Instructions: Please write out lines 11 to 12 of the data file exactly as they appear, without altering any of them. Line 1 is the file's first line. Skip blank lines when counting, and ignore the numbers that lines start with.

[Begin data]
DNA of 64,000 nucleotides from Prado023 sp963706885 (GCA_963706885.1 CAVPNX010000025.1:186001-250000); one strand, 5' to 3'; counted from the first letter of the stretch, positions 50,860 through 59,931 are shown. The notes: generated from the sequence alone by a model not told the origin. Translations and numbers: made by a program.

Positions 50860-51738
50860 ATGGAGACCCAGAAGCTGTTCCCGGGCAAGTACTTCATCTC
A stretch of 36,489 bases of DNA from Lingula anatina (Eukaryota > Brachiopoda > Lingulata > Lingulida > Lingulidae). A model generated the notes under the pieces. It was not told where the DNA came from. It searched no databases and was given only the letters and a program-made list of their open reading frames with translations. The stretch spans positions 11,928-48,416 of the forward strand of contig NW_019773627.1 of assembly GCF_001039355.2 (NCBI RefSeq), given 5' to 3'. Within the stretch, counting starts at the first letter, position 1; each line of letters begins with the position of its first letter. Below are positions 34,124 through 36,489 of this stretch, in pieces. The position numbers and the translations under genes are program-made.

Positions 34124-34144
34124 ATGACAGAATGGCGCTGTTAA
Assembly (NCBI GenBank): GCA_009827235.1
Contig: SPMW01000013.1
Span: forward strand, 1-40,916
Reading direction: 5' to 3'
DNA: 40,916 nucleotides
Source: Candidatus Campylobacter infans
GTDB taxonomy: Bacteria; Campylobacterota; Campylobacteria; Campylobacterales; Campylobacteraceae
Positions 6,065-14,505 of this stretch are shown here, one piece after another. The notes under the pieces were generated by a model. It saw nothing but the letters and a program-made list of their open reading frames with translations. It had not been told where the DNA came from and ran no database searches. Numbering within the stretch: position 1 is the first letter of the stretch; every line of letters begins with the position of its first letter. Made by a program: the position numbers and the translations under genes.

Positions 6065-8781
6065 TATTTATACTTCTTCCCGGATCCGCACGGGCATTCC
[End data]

DNA: 40,916 nucleotides
Source: Candidatus Campylobacter infans